Some years ago, probably at Thanksgiving, my wonderful Aunt(-in-law) Kathy suddenly put her spoon down and said, "Anne! I bet you were a very satisfying baby to feed!"
That seemed a little out of the blue. I'm sure I gave her a nice blank stare.
"Because you hum while you eat!"
"Oh!" I hadn't ever noticed any such thing, but once it had been pointed out, I started listening to myself with about half an ear as I went through everyday life, and sure enough, I always seemed to be humming. Not just when eating, but when walking to school, grading papers, reading books . . . . Oh, dear. Embarrassing!
Except that I've decided not to be too embarrassed, after all, because, upon reflection, my humminess is closely related, for better or for worse, to everything that makes me a writer. In fact, in my latest book, THE WRINKLED CROWN, the heroine starts her life as a "hummy baby"; her world sees this as a curse, but it is the kind of curse that is also a gift.
So here are some of the ways humming and writing overlap:
1. Humming as Theme and Variations. Humming (for me) means taking a little bit of music, and running through all the possible ways that phrase could be bent, modified, reinvented. Humming is all about repetition--but it's also about experimentation. I find myself trying little experiments with my hums: accenting the third beat this time, or running up the scale where usually I run down. When I was first learning to play the piano, I fell in love with Bartók's pieces for children, because they experimented (it seemed to me) in a hummy sort of way: a melody would be accompanied by one set of harmonies, and then the next time it came around, all the chords would be quite different, and then a third time with everything slightly transformed all over again.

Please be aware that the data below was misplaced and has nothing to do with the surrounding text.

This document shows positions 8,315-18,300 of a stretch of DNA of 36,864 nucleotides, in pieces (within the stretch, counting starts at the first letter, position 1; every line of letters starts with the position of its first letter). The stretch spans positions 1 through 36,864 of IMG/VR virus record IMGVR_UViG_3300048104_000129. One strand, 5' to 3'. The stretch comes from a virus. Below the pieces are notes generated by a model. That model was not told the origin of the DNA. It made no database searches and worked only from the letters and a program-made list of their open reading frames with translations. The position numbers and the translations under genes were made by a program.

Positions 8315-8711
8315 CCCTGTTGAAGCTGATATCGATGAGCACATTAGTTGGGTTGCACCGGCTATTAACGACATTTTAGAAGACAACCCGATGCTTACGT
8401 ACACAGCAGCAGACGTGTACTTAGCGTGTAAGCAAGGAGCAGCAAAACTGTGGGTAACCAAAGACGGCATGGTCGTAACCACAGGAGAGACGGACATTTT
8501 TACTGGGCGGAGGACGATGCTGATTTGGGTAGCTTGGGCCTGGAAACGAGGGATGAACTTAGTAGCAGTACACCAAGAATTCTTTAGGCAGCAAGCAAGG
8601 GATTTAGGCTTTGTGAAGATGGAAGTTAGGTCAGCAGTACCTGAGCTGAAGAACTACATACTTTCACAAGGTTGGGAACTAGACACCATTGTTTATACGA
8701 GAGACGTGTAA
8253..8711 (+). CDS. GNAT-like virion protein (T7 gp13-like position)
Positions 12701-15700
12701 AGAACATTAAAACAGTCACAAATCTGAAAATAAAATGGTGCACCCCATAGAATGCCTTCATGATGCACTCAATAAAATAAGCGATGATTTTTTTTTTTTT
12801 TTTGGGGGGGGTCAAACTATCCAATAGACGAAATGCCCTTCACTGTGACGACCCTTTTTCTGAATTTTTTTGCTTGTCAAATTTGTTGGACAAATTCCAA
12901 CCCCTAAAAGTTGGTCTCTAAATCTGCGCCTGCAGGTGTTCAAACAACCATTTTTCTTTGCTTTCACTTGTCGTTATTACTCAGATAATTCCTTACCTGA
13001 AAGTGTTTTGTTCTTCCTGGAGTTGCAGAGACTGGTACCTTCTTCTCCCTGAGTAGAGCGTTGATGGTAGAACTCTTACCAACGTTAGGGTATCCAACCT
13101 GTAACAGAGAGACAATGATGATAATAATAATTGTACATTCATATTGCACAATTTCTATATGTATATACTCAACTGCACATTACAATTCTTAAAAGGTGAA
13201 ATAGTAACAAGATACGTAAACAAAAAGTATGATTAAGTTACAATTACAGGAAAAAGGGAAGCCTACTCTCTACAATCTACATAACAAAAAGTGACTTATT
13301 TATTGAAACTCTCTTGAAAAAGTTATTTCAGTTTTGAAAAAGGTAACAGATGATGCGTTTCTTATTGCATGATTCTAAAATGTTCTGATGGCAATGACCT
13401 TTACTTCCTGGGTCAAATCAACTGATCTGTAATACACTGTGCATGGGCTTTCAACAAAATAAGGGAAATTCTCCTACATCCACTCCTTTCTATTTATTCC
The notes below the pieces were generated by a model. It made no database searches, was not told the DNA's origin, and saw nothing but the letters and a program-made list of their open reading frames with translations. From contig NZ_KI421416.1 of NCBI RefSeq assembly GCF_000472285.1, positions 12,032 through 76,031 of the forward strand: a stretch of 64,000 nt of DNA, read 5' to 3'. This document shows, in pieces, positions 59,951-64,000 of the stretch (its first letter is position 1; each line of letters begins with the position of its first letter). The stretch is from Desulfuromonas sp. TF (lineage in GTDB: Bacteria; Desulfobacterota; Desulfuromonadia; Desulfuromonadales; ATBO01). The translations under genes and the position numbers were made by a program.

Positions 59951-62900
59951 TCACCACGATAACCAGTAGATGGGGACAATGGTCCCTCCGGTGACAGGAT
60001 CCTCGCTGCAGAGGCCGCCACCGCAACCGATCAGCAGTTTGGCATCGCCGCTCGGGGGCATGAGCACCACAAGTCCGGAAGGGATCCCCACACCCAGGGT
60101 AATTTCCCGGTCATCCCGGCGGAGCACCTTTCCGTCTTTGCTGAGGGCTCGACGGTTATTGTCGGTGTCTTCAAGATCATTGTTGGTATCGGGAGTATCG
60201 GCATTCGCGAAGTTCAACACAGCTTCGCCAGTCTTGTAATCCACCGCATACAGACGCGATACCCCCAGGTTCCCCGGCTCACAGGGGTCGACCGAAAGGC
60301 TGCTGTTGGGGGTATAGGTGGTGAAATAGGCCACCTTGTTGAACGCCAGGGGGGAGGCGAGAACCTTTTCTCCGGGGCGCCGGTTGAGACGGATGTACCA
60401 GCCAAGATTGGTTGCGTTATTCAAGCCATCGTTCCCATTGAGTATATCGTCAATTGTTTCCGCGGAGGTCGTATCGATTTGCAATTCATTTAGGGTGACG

2. Humming Makes a Gift of a Bad Memory. I hum because I cannot sing, and I can't sing because I can't remember any of the words: I make them up all over again, a little different every time. I've always had a bad memory for names and exact phrasing. I have friends who have hundreds of poems memorized, and I marvel at such skill--I can hold about two poems in my head, and it takes a lot of concerted effort to keep them there. But here's the thing: my brain prefers to experiment; I have trouble remembering the true words for things, but I create variants of every poem and every story. Unable to stick to the path, I strike off into the unknown. If I'm creative, perhaps it's because I can't remember how not to be. That, too, is humming!
3. Humming Gives Courage in Frightening Places. Once upon a time I found myself walking along a perilously thin track above a perilously steep slope in the Himalayas. I am afraid of heights--I am courageous about slogging along trails uphill all day, but I am a coward in places where one false step could be the end of you. I noticed, however, that the people who lived in that part of Nepal chanted mantras as they walked the scary bits. Humming their way across ledges! I tried it--it works like a charm.
4. Everything Hums! The very universe around us is humming! We use "humming" to describe complicated mechanisms--brains, car engines, classrooms--that are functioning well, purring along, thinking deep thoughts, getting somewhere. When a novel is progressing well, it hums. Humming seems to me a very joyful thing. Remember Winnie-the-Pooh's creation in The House At Pooh Corner, a "Good Hum, such as is Hummed Hopefully to Others"; isn't that what a book is, come to think of it?
---A Good Hum, such as is Hummed Hopefully to Others!---